Watch a chicken for a few minutes, and you’ll soon deduce what seems to be its purpose in life: to scratch. Chickens are smart, adorable, cuddly (in my opinion) creatures, but they have obsessively one-track minds. And their obsession with scratching and picking at the earth is a blessing to any gardener or backyard composter.

composting with chickens

Composting with chickens can sustainably eliminate all of your kitchen waste and some of your yard waste, create rich soil additive for your garden, and provide you with fresh eggs without buying grain to feed the chickens.

Why Chickens?


Soil with added chicken manure is incredibly beneficial for your garden. In fact, stores sell soil and soil amendments with chicken “essence” for a lot of money!

The nitrogen and nutrients in chicken manure make it great for your plants. But if it’s not composted fully, it can be too high in nitrogen, and harm your plants.

Don’t worry though, you can skip the expensive garden store stuff, and make chicken manure compost it in your backyard. Using chickens to compost is also the most sustainable way to raise poultry.

The Facts (and an example)

Vermont compost company chicken experiment

Composting guru Karl Hammer, founder of legendary Vermont Compost company, famously developed a system to successfully feed his 100-chicken flock with only compost materials—no grain. While you probably don’t have room in your yard (or desire in your heart) to host 100 chickens for a backyard dinner party, it just goes to show that reducing waste and getting fresh eggs for free can be simple, cheap, and scalable.

Adding chickens takes a bit of forethought and investment. Read on to gain the knowledge you need to create a backyard composting habitat for happy chickens and healthy compost.

But first, a warning: we’re going to be saying “poo” and “excrement” a lot in this article. If that makes you uncomfortable, you may not be ready to compost with chickens.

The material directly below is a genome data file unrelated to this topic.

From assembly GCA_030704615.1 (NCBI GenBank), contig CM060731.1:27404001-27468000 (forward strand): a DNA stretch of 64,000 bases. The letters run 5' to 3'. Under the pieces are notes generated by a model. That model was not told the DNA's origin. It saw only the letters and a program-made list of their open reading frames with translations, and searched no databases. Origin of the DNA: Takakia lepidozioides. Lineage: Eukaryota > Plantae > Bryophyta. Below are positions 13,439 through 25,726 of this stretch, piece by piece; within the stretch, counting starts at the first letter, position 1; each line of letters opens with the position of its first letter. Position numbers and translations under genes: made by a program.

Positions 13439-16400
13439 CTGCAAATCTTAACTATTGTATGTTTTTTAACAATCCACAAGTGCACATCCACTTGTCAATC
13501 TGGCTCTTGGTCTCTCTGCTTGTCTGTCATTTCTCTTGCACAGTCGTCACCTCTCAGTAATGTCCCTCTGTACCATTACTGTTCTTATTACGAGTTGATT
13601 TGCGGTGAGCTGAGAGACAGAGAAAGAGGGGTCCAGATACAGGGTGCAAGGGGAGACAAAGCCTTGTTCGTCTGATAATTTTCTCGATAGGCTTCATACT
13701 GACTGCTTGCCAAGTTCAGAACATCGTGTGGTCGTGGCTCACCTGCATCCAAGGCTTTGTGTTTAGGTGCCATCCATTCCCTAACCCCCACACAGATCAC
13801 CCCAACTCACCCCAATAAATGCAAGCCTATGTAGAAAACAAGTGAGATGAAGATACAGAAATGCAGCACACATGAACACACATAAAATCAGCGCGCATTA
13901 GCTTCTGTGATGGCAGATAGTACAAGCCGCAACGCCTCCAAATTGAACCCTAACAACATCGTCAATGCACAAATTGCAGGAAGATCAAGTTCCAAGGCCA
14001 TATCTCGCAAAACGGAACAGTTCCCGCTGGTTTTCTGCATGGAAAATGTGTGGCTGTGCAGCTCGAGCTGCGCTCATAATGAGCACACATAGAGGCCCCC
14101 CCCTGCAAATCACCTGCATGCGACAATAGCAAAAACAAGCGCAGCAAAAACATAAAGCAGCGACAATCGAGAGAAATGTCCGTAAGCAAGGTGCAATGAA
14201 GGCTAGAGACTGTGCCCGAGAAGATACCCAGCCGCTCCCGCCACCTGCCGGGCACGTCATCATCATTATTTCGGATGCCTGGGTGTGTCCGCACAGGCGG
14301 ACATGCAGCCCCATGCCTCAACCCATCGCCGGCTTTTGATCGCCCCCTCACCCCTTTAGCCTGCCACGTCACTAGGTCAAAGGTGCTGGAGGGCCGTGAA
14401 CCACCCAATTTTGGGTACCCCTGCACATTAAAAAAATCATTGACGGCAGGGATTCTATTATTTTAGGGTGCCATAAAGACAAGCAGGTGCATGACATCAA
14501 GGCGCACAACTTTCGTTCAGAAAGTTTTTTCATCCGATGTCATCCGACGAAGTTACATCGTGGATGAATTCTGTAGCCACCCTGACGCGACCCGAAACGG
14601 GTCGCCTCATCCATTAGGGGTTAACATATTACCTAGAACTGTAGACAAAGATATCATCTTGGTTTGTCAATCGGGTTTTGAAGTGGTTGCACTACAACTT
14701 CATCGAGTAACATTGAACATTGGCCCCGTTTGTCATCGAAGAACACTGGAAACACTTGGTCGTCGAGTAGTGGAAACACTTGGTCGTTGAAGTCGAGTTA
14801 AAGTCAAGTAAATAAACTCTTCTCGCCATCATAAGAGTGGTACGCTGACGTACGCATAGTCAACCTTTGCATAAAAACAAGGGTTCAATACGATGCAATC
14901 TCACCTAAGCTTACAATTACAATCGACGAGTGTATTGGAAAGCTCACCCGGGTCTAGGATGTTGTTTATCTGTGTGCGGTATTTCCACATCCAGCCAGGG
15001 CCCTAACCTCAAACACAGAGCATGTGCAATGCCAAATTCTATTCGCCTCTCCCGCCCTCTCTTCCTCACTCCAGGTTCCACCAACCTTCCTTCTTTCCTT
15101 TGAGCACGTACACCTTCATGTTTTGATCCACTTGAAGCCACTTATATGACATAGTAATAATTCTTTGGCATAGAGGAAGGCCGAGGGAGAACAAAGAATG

How does it work?

As chickens toss and nibble at your decomposing scraps, they also deposit their own protein- and nitrogen-rich excrement. Worms wriggle up from the soil, further aerating the mix and dropping their own valuable castings (a.k.a. worm poop). And the yummy worms encourage hungry birds to keep picking.

Sound gross? It isn’t! Or, it won’t be, if you set it up correctly.

Just like any successful compost system, your chicken composting set-up won’t smell, even though you’ve got decomposing vegetables and chicken poo all in one spot.

Why does composting with chickens work?

Why does composting with chickens work?

Like most other composting systems, chicken composting creates what’s called an “active decay cycle.” Organic waste (in this case, chicken poop) is actively broken down by microorganisms, instead of just sitting out in the open, attracting flies and not breaking down. These microorganisms will thrive when you create a balance compost base of nitrogen- and carbon-rich materials for your chickens.

Composting with the help of these amazing birds is even more beneficial to the planet than just keeping free-range chickens. Roaming chickens eat up all the natural plants and bugs on their range, then depositing their waste to sit untouched, all of which deteriorates the land and native species, and is just plain gross. Unless they’re on a big farm, this isn’t ideal.

When you set your happy feathered friends up in a composting situation, you’re creating a closed range and choosing the food they eat and making sure their manure is worked productively back into the planet’s ecosystem. No waste! Not only are your chickens happier, but the earth is also a lot happier, too.

Starting out composting with chickens

How to start composting with chickens

So, you think you’re ready to start composting with chickens? Well, hold your chickens because there’s more for you to learn before diving in.

To help you get composting on the right foot, we’ll discuss:

  • Laws and Zoning
  • Should you try starting with the chicken or the egg?
  • How to make your chicken(s) at home
  • Essential gear for chicken care
  • How do I get eggs from my chicken?
  • Making the compost base
  • Chicken compost upkeep

Laws and zoning

example of local zoning
County Kildare

This may be the least fun but most important part of starting your backyard chicken community, but the first thing you need to think about.

Most municipalities have some sort of law around keeping livestock or poultry on your property. (Some places even disagree about if chickens are “livestock” or “poultry.”) This might include how many birds you can keep, the size of your coop or distance from other property lines, that sort of thing. You might need to secure a permit and/or pay a fee.

Just search your town or county’s government website for animal-keeping rules, or call your local government’s office to inquire. If you live in a private development or HOA, you’ll have even more regulations to follow (but you’re used to that).